This uproariously funny and clever buddy comedy uses humor to talk about pressing societal issues.
Two dudes are in a biosphere after the world has ended. We don’t know exactly why, or how long ago. But childhood friends Ray (Sterling K. Brown) and Billy (Mark Duplass), who also co-wrote the screenplay with director Mel Eslyn, in a stellar debut) are now presumably spending the rest of their days in a dome protecting them from whatever made Earth uninhabitable. Climate change feels implied but is never directly referenced. Ray is a charismatic, quietly confident scientist who built the biosphere, while Billy is a well-meaning putz who somehow served as the last president of the United States when end times happened. Humanity had to have already been on its last legs for Billy to be an elected official at any level of government.
The biosphere is designed not just to sustain life, but to also maintain some semblance of normalcy. The guys play video games, exercise, read, cook and have the necessities for comfortable living, relatively speaking. But they both seem to recognize this can only last for so long, and it’s a ceremonious seafood dinner, of all things, that sparks a doomsday scenario for their safety inside the dome, challenging their friendship, the way they see each other and the way they see themselves.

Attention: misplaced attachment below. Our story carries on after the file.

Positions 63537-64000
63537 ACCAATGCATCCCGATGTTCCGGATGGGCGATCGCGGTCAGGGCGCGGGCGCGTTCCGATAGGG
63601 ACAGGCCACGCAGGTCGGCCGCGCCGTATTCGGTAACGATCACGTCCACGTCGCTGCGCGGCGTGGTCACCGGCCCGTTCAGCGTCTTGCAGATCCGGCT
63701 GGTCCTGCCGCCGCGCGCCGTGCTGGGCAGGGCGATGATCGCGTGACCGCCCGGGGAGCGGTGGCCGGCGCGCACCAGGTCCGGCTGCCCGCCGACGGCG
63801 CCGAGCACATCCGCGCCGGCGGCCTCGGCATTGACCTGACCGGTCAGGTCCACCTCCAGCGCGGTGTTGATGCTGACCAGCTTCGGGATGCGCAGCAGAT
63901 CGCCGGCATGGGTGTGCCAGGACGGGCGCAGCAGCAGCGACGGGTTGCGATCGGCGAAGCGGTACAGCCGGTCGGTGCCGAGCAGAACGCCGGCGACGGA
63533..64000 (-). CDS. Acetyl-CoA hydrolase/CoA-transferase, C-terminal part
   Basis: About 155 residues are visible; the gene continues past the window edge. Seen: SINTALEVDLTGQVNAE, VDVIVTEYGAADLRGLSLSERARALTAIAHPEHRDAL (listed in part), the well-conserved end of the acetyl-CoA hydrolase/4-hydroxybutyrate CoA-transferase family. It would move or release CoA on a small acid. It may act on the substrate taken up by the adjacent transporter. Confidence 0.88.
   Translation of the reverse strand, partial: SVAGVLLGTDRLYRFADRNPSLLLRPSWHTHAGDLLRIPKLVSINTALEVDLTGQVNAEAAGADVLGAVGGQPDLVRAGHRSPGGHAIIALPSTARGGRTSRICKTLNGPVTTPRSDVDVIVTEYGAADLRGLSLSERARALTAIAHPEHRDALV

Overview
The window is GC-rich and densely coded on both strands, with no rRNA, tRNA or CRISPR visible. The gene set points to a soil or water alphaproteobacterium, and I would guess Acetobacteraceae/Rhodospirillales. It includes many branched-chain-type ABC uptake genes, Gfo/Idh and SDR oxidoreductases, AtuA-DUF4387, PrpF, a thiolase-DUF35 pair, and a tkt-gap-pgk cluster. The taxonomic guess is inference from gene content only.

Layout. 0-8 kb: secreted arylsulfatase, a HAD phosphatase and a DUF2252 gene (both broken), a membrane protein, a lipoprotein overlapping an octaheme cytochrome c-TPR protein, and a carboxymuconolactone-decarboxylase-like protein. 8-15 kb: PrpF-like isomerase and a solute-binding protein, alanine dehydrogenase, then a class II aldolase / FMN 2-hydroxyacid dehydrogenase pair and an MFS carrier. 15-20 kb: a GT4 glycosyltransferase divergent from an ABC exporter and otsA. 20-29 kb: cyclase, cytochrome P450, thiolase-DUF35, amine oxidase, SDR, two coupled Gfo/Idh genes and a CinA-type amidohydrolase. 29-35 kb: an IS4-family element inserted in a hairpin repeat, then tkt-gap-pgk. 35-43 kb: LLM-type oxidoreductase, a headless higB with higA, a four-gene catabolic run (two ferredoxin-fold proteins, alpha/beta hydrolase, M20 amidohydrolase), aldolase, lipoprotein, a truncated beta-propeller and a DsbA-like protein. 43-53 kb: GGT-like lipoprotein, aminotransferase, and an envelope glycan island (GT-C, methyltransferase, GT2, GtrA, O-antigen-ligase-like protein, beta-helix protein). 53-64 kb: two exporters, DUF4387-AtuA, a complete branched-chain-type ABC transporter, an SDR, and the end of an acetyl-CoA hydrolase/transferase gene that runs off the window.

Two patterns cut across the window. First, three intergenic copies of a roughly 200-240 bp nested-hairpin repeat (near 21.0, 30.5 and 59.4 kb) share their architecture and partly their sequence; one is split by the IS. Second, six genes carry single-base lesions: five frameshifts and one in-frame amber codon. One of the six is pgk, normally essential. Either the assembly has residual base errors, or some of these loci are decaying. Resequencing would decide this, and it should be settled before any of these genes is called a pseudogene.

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And that’s really all I feel I should say. The less you know about this movie going in, the better. No trailer, no detailed plot summary, not even too much discussion about the themes “Biosphere” is tackling. Because, rest assured, while it approaches some deep, important topics in the span of 106 minutes, even knowing what those are would tip you off to possible directions the story is headed. That doesn’t seem fair. “Biosphere” made its world premiere with a surprise screening at the Toronto International Film Festival, which is appropriate for a movie you should embrace as a complete surprise.
What I will tell you is “Biosphere” is creative, daring and hysterical. Eslyn and Duplass show no hesitation in pushing these two characters to unexpected, bold places. And they do so with comedy that often plays as both outrageous and tender. It’s their conduit for the social commentary that reverberates throughout the biosphere and in the feelings and interactions of the last men on Earth who inhabit it.
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Eslyn also makes a remarkably assured feature-length directorial debut, helming an ostensible sci-fi comedy that’s so much more. A lot could go wrong with how this story is told and the messages it offers, and the seemingly unique but actually relevant questions it presents. She fearlessly handles this with sincere thoughtfulness and empathy.